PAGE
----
Ostrov adds finishing touches to the top of "Knot Grotto." Photo by Stephanie Cole and Dan Ostrov.

More than beautiful, the piece is meant to unite people through their common struggles.

Visitors to the sculpture write down their challenges, wishes, hopes, and prayers, then tie them onto the grotto. All summer long, Saligman has been collecting knots by mail and at pop-up events in Philadelphia.

Tens of thousands have already been submitted, and more are expected to arrive ahead of Pope Francis' Mass in Philadelphia on Sept. 26.

Come join us outside of the Free Library! #weaving #Philadelphia #FrancisFund #PopeFrancis #MercyandJustice #ProjectHome #untietheknots
A photo posted by Meg Saligman (@megamural) on

The wishes, prayers, and struggles are diverse. Some are prayers for help with addiction; others struggle with student loans, or simply pray to be good parents.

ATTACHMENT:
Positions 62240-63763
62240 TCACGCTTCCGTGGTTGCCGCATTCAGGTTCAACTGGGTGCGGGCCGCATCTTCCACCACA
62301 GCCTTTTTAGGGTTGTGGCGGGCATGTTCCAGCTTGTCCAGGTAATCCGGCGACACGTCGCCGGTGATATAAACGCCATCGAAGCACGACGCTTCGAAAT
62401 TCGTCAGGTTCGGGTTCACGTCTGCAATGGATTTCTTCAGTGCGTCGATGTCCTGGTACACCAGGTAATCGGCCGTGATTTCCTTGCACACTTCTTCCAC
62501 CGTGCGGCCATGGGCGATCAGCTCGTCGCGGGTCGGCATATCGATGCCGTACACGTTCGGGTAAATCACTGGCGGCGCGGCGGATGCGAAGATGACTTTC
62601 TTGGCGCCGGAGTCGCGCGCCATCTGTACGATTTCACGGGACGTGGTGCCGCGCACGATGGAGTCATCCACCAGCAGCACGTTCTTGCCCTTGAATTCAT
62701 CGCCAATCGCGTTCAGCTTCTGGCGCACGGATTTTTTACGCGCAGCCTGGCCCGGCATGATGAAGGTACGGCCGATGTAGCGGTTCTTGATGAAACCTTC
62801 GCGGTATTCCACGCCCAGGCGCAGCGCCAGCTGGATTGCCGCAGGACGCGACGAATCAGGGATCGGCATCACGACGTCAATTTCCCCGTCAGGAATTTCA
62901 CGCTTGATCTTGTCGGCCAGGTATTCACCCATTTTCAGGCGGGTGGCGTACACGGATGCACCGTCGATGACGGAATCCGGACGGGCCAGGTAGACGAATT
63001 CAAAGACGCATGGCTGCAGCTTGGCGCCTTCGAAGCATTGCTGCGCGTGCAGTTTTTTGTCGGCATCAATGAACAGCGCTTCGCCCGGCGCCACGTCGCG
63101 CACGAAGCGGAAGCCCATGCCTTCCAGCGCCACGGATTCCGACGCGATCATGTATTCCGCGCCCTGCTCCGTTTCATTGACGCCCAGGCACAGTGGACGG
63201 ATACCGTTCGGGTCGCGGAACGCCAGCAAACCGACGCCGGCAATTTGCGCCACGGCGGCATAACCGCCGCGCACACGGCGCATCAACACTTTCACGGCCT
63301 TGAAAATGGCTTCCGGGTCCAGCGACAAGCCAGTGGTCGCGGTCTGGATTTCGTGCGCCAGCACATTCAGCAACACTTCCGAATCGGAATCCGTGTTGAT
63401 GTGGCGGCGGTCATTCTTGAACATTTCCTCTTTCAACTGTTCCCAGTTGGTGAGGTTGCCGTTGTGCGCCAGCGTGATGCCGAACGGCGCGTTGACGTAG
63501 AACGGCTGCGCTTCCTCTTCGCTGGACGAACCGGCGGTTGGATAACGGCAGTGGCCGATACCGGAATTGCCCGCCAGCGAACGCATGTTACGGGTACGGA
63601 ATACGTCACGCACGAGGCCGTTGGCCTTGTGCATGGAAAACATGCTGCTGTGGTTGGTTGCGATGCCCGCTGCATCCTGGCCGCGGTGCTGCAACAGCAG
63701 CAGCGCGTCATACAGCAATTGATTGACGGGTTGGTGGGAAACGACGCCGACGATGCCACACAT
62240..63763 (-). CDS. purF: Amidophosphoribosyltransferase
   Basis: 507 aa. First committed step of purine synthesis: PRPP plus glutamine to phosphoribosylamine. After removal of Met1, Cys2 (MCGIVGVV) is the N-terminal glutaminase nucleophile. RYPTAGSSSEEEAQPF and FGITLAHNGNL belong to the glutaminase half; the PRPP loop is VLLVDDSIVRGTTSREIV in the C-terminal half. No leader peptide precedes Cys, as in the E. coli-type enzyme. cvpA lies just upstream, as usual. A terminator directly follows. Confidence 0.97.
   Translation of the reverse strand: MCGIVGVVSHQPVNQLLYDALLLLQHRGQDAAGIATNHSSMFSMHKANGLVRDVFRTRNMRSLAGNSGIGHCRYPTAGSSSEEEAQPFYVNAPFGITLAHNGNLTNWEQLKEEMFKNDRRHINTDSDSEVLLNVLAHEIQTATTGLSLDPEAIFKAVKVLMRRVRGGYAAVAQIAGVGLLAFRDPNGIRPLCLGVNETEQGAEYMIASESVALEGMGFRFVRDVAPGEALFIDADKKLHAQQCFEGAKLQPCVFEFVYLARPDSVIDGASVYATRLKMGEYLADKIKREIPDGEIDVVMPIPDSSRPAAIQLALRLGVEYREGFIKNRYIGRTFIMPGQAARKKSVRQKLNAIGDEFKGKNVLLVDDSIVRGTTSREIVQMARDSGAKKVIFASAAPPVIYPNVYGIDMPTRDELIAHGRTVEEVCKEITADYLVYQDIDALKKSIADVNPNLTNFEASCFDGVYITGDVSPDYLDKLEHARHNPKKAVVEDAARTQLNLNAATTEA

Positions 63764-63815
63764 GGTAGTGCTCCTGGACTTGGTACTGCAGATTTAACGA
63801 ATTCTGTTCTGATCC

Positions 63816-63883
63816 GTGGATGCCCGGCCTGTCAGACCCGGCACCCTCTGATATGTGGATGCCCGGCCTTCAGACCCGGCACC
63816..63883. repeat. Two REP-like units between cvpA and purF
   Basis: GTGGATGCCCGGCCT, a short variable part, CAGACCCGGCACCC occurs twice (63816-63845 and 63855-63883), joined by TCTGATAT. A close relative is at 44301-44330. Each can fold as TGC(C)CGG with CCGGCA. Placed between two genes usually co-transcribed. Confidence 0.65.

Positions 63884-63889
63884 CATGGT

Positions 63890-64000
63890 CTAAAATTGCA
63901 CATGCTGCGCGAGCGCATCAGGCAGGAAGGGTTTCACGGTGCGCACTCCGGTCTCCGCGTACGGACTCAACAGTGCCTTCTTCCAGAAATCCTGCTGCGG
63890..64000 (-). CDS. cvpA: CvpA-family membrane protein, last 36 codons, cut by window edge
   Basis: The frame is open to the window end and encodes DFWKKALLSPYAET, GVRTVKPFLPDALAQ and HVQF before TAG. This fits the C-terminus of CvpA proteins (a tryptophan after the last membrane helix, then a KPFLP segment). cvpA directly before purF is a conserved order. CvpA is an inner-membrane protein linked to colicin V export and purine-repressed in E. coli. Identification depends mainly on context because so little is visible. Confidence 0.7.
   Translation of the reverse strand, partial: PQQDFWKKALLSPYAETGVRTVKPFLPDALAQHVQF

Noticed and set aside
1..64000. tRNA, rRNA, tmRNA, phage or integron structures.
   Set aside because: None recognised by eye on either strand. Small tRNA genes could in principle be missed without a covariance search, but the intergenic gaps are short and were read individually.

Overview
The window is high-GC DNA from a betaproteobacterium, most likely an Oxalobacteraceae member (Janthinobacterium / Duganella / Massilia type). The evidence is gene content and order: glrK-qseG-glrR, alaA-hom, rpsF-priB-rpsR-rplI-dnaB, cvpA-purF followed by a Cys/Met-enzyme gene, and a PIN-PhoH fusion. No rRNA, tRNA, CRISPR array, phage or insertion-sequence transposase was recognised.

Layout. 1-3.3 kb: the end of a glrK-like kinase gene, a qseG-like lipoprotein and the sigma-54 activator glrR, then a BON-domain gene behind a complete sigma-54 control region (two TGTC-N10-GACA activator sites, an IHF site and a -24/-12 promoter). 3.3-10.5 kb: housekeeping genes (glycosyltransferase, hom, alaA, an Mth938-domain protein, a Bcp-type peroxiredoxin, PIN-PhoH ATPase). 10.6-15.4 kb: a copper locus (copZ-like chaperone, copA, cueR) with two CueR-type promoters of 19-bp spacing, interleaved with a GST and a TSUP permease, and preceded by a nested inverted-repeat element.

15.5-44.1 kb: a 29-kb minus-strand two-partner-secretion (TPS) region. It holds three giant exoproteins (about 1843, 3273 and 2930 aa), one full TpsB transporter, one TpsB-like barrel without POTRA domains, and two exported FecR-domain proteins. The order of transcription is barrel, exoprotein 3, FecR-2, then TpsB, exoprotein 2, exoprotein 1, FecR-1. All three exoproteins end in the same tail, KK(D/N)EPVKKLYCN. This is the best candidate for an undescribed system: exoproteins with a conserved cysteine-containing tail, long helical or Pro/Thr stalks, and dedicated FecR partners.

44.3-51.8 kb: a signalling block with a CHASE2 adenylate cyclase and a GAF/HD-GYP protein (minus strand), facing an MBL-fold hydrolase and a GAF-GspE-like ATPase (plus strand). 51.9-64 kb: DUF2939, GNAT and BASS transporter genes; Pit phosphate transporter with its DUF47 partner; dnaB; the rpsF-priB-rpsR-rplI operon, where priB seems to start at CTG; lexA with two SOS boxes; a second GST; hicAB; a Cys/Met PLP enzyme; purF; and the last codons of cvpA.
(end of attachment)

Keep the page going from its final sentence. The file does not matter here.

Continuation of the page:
"The fabric [knots] will come up through the middle ... so it will almost be like the struggles are ascending to heaven," Ostrov told Upworthy.

Photo by Stephanie Cole and Dan Ostrov.

Leaving prayers in the knotted grotto is just one part of Project HOME's three-part mission for the papal visit. The Mercy and Justice initiative is also encouraging visitors to contribute to The Francis Fund, a group of faith-based and non-religious organizations assisting people experiencing poverty and homelessness in the Philadelphia area, and to reach out to their elected officials to advocate legislation that encourages mercy and justice.

With nearly 2 million people descending on the city, the installation will serve as a peaceful place for fellowship.